A few months back there was a 2-part documentary by Cameron McNeish on his new Scotland National Trail (SNT) and this part caught my eye as it looked great and was an area where we were going on holiday. With the Missus supplying drop-off and pick-up service, and the weather decent for a change this Spring, we were all set.
We started in Glen Lednock at the car-park for the Ben Chonzie walk. The route follows the track but where it heads off for the hill we carry straight on following the stream. Eventually the track gives way to a path as it climbs to the bealach at Carn Buidhe. At this point the upper reaches of Glen Almond open up with the mountains of the Ben Lawers ridge in the background. We then head towards Dundornie for a decent but steep track descending to the valley floor.
At this point we join the Rob Roy Way (RRW) as it makes its alternative track down Glen Almond. The track along the valley floor is very easy walking but with a lot of sheep around Jazz is on the lead a lot. And therein lies a story. I had left behind her usual 15m expandable thing and was left with the short backup one. This would be awkward on a hill walk so the Missus offered her handbag strap as an extension. This worked very well but the lack of auto-retraction meant that the finest Mallorcan leather was often dragged through peat pools and worse 1.
We follow the track downstream meeting no-one until we get to the main estate house at Auchnafree where the RRW makes a turn heading for an impressive gash in the hills leading to Glen Lochan. Here the path is rougher but still easy going, and at the moment, not well-frequented. After it passes the lochans it starts dropping down towards Loch Freuchie in Glen Quaich. We know this glen well as often take the minor road down the glen heading for Kenmore. This is one of the classic drives with lots of switchbacks and signs warning you that if you breakdown don’t expect anyone to rescue you for months.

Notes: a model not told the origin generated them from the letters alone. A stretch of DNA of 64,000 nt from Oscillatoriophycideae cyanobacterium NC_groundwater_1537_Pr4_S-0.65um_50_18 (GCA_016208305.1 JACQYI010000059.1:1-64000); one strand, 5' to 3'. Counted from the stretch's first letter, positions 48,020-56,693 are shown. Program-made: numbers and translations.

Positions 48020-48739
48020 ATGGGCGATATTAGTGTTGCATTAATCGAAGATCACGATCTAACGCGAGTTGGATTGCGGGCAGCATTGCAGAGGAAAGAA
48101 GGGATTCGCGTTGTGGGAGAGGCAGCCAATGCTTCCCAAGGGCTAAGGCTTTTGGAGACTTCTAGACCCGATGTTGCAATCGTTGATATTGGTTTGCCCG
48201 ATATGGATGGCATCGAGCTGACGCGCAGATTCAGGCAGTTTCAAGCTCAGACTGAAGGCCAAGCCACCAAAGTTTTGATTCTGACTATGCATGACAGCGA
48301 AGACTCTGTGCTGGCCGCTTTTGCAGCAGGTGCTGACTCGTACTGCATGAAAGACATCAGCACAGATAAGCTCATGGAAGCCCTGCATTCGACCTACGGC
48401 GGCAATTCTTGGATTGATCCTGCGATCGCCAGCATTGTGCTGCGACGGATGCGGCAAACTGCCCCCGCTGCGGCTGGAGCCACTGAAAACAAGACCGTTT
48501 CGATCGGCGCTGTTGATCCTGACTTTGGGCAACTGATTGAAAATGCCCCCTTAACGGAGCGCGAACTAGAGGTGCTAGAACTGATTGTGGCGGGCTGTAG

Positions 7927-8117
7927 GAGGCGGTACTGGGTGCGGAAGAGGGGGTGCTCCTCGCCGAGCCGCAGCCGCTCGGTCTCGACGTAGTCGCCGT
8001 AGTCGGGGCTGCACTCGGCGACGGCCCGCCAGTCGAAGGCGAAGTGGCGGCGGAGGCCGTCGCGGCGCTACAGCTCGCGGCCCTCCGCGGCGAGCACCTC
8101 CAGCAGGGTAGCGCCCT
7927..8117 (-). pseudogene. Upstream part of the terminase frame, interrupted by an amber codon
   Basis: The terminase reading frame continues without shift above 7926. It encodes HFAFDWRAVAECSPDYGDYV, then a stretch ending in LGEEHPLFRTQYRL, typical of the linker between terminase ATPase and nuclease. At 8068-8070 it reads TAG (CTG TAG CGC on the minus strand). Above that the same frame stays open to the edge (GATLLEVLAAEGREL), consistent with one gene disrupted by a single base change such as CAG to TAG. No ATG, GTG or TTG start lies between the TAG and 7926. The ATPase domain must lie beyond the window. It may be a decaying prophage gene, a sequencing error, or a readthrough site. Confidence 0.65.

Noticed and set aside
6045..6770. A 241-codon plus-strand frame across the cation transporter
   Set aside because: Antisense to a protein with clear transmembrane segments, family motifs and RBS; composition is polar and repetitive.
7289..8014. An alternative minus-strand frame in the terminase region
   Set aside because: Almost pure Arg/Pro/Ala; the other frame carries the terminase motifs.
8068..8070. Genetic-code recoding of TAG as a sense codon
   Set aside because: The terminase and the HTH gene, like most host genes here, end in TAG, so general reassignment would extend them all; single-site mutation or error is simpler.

The path drops down through a grouse moor that is obviously thriving given the numbers of birds we could see and hear. With nesting going on Jazz wasn’t allowed to do her usual mucking about in the heather. At one point a grouse lifted from beside the path and flew off. This was too much for Jazz and she blasted off after it. And this is where we cast doubt on the quality of Mallorcan bag straps because with a suitable twang the clasp gave up and Jazz bolted. Luckily she can only manage 5m at this pace and so I managed to get her before she disappeared. So for the last km we were on short-lead but this meant we had plenty of time to get our excuses ready for the Missus: “a big grouse did it and flew away” being the best.
- Not a word to the Missus. ↩
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